Are We All Really Abraham’s Children?

coexist-bumperstickerSomething I heard recently led to a tangent not directly related to his excellent, as always, sermon. He’s been preaching through the life of Abraham. Something he said made me think about the claim that is frequently made about the three great Western religions: Judaism, Christianity, and Islam.

We are all frequently said to be “people of the book” and just as frequently said to be “Abraham’s children.” It is sometimes said that, on the basis of these two points of commonality, we should accept one another as equally valid religious traditions with common roots and resources.

It is true that, as a civil matter, we must live together peacefully. I don’t think the Jihadists have got the “common source” and “common resources” memo, however. There is another sense in which, as Reformed Christian, I take the claim to connection with Abraham quite seriously. Paul does teach in Romand 3–4 that believers in Jesus are Abraham’s children. Not all evangelicals accept or understand this connection or its importance. Failure to reckon properly with our relation to Abraham leads ultimately to the Marcionite error of an “Old Testament god” and a “New Testament God.” This, of course, is heresy against the catholic faith because it is utterly contrary to the plain teaching of God’s Word about the fundamental unity of salvation in Christ.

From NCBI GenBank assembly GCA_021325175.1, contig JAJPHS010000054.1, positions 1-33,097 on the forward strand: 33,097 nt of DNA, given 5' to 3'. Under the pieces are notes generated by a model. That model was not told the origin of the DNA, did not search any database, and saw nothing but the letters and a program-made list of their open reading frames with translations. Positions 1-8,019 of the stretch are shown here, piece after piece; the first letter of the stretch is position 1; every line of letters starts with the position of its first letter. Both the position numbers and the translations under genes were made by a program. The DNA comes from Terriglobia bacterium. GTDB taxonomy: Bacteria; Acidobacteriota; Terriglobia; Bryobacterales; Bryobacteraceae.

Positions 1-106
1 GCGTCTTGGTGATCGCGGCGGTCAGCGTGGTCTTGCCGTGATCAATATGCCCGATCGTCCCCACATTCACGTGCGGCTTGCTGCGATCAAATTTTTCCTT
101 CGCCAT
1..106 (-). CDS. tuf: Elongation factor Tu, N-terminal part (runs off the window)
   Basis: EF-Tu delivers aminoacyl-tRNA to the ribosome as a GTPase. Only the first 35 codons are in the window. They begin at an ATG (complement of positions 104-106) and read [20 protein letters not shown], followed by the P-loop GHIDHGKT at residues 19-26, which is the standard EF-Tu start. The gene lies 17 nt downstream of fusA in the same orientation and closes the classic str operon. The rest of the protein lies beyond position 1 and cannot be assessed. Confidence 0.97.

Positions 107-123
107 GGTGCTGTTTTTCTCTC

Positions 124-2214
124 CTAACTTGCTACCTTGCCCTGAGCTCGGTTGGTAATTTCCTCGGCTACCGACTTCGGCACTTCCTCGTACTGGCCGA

Is it true, as the ecumenicists claim, that “we (Christians, Jews, and Muslims) are all Abraham’s children”? Yes and no. It’s true formally that all three religions lay claim to a direct lineage to Abraham. In a formal sense, then, it is true, but in the material sense it is not true.

Here is where Jesus causes trouble once again. He wasn’t having any of this formal unity between the Jewish claim to being Abraham’s children and his own understanding of unity with Abraham. In John 8 there was a great contest between Jesus and the Jews on this very point. In John 8:37–38 he provoked the Jews by saying, “I know that you are offspring of Abraham; yet you seek to kill me because my word finds no place in you. I speak of what I have seen with my Father, and you do what you have heard from your father.”

Of course, his point is that, by seeking to kill him, they are demonstrating that, in fact, they are not Abraham’s children at all but children of the Evil One. This isn’t an anti-semitic remark. Jesus wasn’t saying, and neither am I saying, that anyone is a child of the Evil because they are Jewish. Quite to the contrary, he’s saying that no one is Abraham’s child simply by virtue of a genetic or historic relation.